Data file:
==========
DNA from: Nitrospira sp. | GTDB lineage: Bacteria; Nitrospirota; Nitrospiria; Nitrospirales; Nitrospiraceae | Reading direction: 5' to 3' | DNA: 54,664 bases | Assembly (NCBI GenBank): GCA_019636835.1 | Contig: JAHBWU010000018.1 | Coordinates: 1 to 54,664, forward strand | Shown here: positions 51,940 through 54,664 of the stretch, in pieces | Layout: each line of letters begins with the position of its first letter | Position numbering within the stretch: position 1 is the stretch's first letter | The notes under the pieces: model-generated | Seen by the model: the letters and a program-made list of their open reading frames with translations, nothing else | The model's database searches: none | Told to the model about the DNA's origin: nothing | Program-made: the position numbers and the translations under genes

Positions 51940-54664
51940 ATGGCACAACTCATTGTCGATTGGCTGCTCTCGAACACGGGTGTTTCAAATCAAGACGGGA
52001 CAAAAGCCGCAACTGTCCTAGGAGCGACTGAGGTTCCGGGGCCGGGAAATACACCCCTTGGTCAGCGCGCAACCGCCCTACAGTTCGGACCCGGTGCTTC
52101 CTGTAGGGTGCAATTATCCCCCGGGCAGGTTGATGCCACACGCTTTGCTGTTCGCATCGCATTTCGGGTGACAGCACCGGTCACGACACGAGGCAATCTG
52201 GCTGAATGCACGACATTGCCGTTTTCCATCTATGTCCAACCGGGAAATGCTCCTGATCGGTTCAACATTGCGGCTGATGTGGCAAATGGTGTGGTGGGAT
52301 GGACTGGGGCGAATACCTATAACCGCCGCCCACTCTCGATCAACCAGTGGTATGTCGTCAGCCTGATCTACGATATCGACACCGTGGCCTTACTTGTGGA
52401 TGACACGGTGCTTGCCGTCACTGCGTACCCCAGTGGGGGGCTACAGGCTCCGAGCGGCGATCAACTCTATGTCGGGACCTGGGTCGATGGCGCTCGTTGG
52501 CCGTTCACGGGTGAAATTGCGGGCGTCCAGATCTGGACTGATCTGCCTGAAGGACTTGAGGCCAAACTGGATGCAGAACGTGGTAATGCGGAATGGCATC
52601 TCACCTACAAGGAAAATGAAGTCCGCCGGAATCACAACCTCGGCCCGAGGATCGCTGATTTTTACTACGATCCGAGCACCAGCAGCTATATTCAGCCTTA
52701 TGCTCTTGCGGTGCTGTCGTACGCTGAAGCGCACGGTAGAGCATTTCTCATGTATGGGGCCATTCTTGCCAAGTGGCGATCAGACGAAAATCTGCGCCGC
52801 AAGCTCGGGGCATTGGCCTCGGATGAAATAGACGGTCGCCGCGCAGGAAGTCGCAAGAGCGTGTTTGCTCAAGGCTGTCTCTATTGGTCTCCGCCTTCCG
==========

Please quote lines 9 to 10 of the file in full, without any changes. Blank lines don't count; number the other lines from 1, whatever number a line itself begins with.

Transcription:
52501 CCGTTCACGGGTGAAATTGCGGGCGTCCAGATCTGGACTGATCTGCCTGAAGGACTTGAGGCCAAACTGGATGCAGAACGTGGTAATGCGGAATGGCATC
52601 TCACCTACAAGGAAAATGAAGTCCGCCGGAATCACAACCTCGGCCCGAGGATCGCTGATTTTTACTACGATCCGAGCACCAGCAGCTATATTCAGCCTTA